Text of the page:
US hit with civil disorder following Zimmerman 'not guilty' verdict
Follow RT's LIVE UPDATES on Zimmerman verdict fallout.
People are expressing themselves on the streets from Los Angeles to New York following the ‘not guilty’ decision handed down in the court case, which has gripped the nation for the past three weeks.
several hundred people assembled on the streets in reaction to
the Zimmerman verdict have been reported across the United
States, including in San Francisco, Washington, DC, New York and
Los Angeles police even issued a citywide tactical alert after about 200 protesters gathered in Leimert Park, LA Times cited police authorities as saying.
Barack Obama has urged Americans to respect the verdict of the
jury which cleared George Zimmerman of the murder of Trayvon
“I know this case has elicited strong passions. And in the wake of the verdict, I know those passions may be running even higher. But we are a nation of laws, and a jury has spoken,” the president said in a statement.
Meanwhile, protesters in Oakland, CA had smashed windows and there have also been reports of small fires burning around the city, as well as police vehicle damaged.
Also there were reports of protesters burning flags in the city outside of a local McDonald's. Riots in downtown Oakland in response to Zimmerman ruling. pic.twitter.com/T6hnQlbGKC— Shane Bauer (@shane_bauer) July 14, 2013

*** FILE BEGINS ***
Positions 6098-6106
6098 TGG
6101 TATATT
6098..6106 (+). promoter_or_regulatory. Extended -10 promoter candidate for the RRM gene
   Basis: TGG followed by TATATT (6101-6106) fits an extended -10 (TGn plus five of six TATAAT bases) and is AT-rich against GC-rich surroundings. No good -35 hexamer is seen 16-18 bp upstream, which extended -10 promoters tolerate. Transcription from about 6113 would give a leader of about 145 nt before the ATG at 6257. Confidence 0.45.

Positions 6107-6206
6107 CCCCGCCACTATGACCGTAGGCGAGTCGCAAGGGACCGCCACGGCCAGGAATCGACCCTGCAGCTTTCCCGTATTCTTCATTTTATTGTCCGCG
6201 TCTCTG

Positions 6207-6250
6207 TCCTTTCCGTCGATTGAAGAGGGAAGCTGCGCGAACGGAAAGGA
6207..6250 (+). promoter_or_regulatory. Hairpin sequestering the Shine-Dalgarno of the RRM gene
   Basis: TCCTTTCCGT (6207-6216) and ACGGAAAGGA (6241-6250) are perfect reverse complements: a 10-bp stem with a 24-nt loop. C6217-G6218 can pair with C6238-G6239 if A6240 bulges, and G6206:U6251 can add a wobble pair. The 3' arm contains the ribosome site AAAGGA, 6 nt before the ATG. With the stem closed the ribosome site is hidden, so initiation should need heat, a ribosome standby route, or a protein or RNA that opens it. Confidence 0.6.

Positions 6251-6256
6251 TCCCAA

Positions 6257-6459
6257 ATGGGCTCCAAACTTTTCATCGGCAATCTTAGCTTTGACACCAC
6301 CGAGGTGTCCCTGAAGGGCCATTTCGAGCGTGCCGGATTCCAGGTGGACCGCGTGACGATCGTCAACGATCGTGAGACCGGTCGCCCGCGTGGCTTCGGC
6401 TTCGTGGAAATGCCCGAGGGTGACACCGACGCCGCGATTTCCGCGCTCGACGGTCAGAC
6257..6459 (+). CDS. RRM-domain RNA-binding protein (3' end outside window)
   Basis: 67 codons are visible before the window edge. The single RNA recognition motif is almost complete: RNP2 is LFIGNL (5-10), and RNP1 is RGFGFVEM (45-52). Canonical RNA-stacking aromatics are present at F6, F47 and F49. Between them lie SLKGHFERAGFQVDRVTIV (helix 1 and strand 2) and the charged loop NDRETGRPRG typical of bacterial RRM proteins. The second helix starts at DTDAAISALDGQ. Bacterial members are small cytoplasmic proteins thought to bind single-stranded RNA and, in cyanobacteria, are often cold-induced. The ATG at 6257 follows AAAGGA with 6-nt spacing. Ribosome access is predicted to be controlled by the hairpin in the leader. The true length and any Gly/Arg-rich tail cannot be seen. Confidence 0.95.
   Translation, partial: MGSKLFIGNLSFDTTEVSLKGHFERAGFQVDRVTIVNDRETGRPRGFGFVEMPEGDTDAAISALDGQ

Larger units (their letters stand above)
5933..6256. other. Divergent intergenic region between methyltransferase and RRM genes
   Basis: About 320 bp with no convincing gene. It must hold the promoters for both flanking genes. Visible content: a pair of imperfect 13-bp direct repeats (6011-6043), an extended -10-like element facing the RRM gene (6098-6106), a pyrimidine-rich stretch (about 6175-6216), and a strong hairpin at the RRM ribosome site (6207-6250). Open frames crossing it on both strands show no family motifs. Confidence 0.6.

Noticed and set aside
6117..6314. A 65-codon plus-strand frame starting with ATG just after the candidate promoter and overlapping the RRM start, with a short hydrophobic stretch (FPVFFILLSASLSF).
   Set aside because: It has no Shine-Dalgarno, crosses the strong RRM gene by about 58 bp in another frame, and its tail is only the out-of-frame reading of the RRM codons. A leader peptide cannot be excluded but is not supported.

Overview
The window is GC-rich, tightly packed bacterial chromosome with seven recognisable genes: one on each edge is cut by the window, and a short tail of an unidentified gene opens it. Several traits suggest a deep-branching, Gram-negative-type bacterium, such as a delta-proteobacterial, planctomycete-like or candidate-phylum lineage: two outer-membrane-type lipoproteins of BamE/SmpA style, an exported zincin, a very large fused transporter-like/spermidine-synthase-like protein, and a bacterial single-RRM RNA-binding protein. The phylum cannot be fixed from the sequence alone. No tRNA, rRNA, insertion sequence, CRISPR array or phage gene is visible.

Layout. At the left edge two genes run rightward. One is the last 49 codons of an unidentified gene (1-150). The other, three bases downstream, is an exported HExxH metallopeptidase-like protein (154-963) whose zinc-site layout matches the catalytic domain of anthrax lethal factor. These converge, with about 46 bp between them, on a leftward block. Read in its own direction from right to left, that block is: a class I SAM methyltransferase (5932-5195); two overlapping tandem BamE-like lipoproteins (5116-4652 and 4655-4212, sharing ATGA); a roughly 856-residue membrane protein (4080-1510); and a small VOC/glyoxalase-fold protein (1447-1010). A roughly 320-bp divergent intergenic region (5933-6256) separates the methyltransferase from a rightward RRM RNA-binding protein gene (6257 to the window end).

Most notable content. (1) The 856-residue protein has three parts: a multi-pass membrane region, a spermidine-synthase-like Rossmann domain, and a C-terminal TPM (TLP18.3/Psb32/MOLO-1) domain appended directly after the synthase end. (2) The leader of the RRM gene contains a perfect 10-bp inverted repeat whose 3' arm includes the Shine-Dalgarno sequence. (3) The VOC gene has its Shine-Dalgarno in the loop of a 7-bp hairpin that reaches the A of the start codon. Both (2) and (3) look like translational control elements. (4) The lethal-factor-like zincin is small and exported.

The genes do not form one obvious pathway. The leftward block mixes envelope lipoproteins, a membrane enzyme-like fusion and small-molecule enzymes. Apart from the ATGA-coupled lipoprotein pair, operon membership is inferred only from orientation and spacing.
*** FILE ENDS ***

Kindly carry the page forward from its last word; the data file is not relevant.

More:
In Chicago, protesters marched with signs and shouted: “Who killed Treyvon Martin? The whole damn system?”
One user of
social media noted the“diversity”of the
individuals on the streets, which may be a key element if any
sort of large-scale violence - prompted by the belief that
Zimmerman was exonerated on the basis of race considerations - is
to be avoided.
— Russ Ptacek, WUSA9 (@RussPtacek) July 14, 2013
Zimmerman was charged with murder about two months after the killing by a special prosecutor appointed by the state.The case carries a lot of racial tensions since police initially refused to charge Zimmerman, who is white and Hispanic. Martin was a black teen, aged 17.
About 100 demonstrators gathered outside the Sanford, Florida courthouse since the jury began their deliberations on Friday, shouting slogans, waving placards and entering heated debate with one another about the case.
Further protests are planned across the country for Sunday.
"We're going to raise our voices against the root causes of this
kind of tragedy," Rev. Jacqueline Lewis of Middle Collegiate
Church in New York told her congregation.
The six-person jury - comprised of five white women and one black woman – spared Zimmerman, 29, from second-degree murder or manslaughter charges in the death of the black teen.
Zimmerman said he shot Trayvon, 17, in self-defense after being
attacked. State prosecutors, however, claim Zimmerman
'race-profiled,' trailed and murdered the teen on the night of
Feb. 26, 2012.